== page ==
nmarie Posted 3 Dec 2010 , 4:33pm
post #1 of

Hello all!

I am looking to start a bakery that specializes in two quite different areas:
* Custom cakes and cupcakes, and other "people" desserts.
* Organic and vegetarian dog treats and other retail like collars, clothes, and stuff for dog owners like dog-loving plaques for the home, etc.

I plan to run the whole show from my home kitchen. icon_biggrin.gif

Im trying to come up with two good names something like Divine Delights (which would be the main name) and Doggie Delights or something to that affect. Then I can have two websites - DivineDelights.com, where Id have the customer choose between going forward for people desserts, or go to the DoggieDelights.com site for dog stuff. Obviously both domain names would need to be available (the ones in this example aren't icon_cry.gif), and the main name would need to be non-restrictive, so it could apply to a dog-centered company and a people-centered company.

Oh, I live in Massachusetts if that helps.

Oh - and I'm not necessarily against having one name for both, I just couldn't think of any name that would sufficiently encompass both aspects of a business like that.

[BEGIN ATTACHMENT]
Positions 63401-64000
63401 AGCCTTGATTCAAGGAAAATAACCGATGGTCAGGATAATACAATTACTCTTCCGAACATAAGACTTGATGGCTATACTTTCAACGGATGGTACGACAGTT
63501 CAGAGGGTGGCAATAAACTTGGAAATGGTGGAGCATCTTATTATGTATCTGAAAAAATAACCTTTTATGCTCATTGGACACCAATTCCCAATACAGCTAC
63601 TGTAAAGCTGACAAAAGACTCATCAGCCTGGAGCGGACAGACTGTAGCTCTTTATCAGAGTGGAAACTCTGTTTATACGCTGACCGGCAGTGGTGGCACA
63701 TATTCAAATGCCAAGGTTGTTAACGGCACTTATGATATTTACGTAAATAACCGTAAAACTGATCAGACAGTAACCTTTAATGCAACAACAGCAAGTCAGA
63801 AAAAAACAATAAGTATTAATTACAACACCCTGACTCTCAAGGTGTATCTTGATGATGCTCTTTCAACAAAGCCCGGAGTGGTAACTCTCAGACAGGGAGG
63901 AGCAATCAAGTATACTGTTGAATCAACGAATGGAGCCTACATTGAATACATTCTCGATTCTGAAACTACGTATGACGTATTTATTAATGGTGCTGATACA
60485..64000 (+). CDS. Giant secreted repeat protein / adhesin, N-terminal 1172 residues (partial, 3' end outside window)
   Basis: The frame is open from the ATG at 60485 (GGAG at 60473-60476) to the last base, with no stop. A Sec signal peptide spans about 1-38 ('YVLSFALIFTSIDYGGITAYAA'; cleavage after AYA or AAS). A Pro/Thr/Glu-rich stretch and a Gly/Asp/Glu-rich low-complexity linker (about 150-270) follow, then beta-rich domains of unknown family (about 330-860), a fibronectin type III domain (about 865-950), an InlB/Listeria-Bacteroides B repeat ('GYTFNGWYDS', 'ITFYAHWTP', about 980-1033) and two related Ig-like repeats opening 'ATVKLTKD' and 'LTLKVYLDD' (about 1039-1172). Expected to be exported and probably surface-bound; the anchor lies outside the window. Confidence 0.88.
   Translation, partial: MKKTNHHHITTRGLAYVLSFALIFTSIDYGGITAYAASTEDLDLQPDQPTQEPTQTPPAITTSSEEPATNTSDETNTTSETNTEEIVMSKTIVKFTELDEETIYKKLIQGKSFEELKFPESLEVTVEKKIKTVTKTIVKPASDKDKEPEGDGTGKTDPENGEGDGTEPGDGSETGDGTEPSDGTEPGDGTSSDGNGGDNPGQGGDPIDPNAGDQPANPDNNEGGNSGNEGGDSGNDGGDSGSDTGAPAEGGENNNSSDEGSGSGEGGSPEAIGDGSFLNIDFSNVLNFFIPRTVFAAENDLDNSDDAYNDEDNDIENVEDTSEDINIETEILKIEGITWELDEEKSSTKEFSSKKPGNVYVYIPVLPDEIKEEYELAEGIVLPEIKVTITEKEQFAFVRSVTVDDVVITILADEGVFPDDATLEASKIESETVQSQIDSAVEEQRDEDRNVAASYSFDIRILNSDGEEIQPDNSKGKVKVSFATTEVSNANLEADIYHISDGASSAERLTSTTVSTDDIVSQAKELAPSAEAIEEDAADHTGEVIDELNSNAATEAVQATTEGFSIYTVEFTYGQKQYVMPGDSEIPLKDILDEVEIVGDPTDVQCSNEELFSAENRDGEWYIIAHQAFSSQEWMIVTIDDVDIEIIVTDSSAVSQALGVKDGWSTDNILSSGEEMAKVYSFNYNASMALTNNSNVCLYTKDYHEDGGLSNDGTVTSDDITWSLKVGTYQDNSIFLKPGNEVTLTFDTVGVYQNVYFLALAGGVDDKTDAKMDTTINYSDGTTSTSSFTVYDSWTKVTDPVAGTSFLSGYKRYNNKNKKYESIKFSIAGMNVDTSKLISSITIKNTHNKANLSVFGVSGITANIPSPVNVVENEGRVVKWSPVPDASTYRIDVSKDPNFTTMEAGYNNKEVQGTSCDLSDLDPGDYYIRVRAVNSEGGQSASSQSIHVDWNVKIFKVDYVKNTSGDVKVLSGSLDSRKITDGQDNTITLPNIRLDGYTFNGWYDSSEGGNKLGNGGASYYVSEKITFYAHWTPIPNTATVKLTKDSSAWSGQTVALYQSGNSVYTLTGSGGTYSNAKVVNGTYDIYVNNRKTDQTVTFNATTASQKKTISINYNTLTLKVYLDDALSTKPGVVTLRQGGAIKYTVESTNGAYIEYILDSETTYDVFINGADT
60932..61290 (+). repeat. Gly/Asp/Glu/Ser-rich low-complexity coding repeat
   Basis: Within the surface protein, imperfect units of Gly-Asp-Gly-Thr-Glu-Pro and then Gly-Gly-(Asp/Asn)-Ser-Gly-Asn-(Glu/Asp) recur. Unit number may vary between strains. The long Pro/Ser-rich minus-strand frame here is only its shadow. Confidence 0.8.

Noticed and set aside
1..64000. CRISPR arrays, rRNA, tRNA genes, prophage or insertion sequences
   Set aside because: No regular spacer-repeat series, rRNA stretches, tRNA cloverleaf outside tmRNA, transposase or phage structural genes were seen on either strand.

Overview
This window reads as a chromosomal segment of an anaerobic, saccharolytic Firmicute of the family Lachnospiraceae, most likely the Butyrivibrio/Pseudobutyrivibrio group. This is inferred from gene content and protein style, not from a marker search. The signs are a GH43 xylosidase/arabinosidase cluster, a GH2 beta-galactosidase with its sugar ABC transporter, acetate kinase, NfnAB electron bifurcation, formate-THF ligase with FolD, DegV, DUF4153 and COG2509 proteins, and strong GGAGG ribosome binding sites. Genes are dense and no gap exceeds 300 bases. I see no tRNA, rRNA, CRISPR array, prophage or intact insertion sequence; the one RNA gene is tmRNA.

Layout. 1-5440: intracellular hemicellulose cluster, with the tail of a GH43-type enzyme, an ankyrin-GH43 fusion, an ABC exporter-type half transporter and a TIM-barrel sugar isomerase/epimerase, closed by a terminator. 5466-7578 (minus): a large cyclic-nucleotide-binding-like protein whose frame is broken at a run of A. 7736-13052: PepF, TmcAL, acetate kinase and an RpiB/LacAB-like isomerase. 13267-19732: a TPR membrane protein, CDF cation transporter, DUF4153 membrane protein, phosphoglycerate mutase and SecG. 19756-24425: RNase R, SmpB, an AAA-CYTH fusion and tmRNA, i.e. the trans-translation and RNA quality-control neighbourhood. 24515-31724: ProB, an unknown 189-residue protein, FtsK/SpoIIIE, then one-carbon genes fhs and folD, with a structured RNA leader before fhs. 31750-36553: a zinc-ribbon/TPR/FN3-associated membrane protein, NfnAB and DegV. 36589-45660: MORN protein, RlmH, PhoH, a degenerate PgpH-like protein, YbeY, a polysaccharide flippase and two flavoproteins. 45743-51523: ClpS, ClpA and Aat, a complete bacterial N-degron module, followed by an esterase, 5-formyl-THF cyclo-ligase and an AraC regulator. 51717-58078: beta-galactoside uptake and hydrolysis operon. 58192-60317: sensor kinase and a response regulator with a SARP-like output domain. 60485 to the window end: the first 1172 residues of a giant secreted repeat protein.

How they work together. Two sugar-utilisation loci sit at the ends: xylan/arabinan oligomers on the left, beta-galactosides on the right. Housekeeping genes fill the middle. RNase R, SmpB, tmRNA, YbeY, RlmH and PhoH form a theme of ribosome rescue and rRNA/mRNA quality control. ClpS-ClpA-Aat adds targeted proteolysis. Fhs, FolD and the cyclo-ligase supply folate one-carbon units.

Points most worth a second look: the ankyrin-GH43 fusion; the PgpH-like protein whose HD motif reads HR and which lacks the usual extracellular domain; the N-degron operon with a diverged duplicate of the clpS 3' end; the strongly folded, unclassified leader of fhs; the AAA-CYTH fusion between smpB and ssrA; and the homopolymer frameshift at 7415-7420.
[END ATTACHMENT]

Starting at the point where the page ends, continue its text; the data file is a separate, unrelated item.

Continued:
Id really appreciate any input Thanks in advance icon_smile.gif

43 replies
jason_kraft Posted 3 Dec 2010 , 6:21pm
post #2 of

Maybe it's just me, but it seems a little weird to buy baked goods from a company that also makes dog treats. If you do plan on pursuing both markets, I would advise setting them up as two completely different businesses with no cross-promotion.

nmarie Posted 3 Dec 2010 , 6:33pm
post #3 of
Quote:
Originally Posted by jasonkraft

Maybe it's just me, but it seems a little weird to buy baked goods from a company that also makes dog treats. If you do plan on pursuing both markets, I would advise setting them up as two completely different businesses with no cross-promotion.




jasonkraft,

This is another type of feedback I was looking for. Okay, that is what I am going to do then. So the names don't need to be related or anything.

Thanks so much for posting an honest, and in turn very valuable reply!

nmarie Posted 3 Dec 2010 , 8:10pm
post #4 of

Anybody else have any ideas?

-K8memphis Posted 3 Dec 2010 , 8:18pm
post #5 of

You are spreading yourself pretty thin.

My suggestion is to focus on one thing and do that really really well.

Edit, NMarie.

KalliCakes Posted 3 Dec 2010 , 8:29pm
post #6 of

Hi! I thought about doing a similar thing. But, instead of going both ways, I've concentrated on creating people cakes. But to satisfy the desire for creating doggie treats, I donate dog biscuits in cute decorated bags to the local humane society when they have fund raising events. You'll find that people who are crazy in love with their dogs won't think twice about buying a human cake from you--but it doesn't seem to work the other way around.